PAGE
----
The frontiers of laparoscopic surgery have extended from gynecologic procedures to general surgical techniques. As new applications for laparoscopy emerge, anesthesiologists must be familiar with the possible complications associated with the various laparoscopic procedures. Only by an appreciation of the potential complications of a procedure can their overall incidence be minimized. A systematic approach must consider all potential complications during laparoscopy. In addition to routine evaluation (i.e., depth of anesthesia and volume status), anesthesiologists must confirm that intra-abdominal pressure is less than 15 mm Hg, and that inadvertent endobronchial intubation, pneumothorax, and gas embolism have not occurred. In the case of precipitous changes in vital signs not responding to routine management, it is imperative to release the pneumoperitoneum and place the patient in the supine (or Trendelenburg) position. After cardiopulmonary stabilization, cautious slow reinsufflation then can be attempted. With persistent signs of significant cardiopulmonary impairment, however, it is sometimes necessary to convert to an open procedure.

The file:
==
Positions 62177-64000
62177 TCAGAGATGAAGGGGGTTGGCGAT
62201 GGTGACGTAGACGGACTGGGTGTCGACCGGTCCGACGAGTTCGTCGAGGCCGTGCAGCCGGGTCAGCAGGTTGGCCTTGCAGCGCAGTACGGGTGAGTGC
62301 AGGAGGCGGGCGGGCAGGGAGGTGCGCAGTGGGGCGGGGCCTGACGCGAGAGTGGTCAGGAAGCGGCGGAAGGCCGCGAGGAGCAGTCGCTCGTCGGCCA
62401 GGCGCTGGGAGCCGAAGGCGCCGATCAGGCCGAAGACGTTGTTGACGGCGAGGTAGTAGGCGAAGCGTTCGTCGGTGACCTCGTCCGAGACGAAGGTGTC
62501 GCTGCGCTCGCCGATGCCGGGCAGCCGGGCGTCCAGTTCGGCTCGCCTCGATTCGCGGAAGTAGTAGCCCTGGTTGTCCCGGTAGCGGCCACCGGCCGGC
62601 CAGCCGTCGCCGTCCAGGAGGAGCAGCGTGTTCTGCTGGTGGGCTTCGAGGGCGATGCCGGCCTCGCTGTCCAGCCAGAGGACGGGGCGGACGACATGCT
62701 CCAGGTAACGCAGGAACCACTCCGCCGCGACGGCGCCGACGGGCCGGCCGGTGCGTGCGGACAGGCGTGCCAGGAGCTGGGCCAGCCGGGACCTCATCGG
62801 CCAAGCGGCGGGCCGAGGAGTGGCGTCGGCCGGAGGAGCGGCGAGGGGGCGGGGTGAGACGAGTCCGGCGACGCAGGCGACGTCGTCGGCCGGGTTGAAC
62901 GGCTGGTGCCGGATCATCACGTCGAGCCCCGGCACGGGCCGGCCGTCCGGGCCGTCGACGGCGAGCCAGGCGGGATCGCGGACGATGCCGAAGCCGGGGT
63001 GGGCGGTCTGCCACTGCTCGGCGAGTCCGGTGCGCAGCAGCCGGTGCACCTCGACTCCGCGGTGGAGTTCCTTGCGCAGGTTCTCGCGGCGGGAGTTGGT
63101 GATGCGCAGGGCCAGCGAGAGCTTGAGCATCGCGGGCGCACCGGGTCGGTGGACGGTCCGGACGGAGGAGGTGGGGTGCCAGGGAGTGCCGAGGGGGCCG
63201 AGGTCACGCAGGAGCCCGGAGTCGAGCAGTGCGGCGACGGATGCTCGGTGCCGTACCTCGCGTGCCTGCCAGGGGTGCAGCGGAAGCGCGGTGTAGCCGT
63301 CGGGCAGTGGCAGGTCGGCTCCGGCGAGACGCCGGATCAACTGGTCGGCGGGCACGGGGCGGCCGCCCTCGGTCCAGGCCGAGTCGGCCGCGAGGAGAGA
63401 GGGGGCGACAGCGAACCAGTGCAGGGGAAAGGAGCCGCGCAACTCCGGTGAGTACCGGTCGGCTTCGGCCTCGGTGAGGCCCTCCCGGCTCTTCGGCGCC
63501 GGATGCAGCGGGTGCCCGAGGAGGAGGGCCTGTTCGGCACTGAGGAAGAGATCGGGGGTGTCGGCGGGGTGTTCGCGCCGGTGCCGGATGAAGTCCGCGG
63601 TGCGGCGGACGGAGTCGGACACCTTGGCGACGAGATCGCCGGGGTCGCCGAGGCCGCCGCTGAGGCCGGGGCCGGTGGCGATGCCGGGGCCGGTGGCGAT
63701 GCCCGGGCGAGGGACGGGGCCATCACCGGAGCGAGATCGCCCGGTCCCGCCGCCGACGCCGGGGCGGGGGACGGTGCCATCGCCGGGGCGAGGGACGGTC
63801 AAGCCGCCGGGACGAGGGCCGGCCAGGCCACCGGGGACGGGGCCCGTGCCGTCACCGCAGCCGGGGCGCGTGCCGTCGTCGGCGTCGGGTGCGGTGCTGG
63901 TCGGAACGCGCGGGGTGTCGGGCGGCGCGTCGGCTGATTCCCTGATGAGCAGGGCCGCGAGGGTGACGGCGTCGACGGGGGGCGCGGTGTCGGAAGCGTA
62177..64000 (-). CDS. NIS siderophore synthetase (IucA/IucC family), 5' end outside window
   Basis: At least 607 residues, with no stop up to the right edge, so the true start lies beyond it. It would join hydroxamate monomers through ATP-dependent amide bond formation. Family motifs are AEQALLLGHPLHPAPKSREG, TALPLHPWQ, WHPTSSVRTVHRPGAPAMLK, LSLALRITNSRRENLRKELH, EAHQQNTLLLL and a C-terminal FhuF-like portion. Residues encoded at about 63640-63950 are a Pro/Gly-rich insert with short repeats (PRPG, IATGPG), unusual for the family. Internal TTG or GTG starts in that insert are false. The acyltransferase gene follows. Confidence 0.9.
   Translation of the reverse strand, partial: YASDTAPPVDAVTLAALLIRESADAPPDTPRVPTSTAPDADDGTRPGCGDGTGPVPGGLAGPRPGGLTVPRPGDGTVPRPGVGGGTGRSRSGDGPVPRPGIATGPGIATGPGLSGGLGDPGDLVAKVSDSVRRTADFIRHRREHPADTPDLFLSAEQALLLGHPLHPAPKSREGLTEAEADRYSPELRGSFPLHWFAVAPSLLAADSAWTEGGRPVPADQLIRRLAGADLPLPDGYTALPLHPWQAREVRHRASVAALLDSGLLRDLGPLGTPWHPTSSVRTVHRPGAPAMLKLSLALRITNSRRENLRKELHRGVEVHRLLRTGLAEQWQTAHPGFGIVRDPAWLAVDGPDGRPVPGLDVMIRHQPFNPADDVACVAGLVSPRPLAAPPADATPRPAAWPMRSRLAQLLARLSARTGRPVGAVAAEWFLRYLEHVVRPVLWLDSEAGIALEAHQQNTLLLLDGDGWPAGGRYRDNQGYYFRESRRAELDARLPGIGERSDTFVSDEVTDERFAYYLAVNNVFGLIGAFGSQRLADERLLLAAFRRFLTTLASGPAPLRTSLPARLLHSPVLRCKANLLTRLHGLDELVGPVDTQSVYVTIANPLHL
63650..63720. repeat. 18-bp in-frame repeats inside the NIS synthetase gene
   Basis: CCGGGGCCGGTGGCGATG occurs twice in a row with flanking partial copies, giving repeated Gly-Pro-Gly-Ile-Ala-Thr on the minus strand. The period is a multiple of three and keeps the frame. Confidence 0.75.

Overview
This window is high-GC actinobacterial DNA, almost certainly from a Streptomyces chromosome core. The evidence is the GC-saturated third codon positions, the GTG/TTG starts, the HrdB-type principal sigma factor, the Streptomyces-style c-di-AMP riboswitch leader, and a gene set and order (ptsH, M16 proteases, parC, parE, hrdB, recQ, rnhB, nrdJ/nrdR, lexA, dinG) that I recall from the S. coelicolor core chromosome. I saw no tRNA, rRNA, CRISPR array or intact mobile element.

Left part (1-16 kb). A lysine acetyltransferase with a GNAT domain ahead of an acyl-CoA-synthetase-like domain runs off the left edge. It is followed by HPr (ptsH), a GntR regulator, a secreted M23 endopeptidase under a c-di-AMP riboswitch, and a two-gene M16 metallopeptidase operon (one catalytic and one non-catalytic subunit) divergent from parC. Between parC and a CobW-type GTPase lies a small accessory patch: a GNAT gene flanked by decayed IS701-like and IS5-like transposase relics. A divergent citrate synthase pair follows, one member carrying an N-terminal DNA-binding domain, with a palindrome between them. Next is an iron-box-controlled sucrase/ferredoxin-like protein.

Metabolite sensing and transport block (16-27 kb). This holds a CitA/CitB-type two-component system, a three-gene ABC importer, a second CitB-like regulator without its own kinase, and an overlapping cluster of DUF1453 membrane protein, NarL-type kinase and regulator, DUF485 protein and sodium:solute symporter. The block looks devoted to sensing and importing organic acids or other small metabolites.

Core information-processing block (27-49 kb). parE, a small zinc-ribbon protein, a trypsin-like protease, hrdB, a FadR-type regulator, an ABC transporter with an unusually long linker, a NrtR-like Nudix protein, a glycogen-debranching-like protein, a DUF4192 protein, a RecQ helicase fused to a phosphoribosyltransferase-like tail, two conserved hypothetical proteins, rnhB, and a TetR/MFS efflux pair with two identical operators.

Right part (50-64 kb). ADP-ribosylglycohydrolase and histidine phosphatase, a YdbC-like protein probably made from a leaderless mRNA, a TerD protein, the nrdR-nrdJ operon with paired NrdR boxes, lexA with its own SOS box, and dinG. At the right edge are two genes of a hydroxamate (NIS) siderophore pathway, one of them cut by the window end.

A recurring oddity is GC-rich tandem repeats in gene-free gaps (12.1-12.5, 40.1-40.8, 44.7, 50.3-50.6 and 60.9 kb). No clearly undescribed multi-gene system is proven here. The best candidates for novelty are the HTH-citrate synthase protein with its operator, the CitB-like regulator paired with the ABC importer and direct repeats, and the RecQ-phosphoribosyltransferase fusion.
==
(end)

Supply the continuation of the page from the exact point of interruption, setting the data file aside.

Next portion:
ASJC Scopus subject areas
- Anesthesiology and Pain Medicine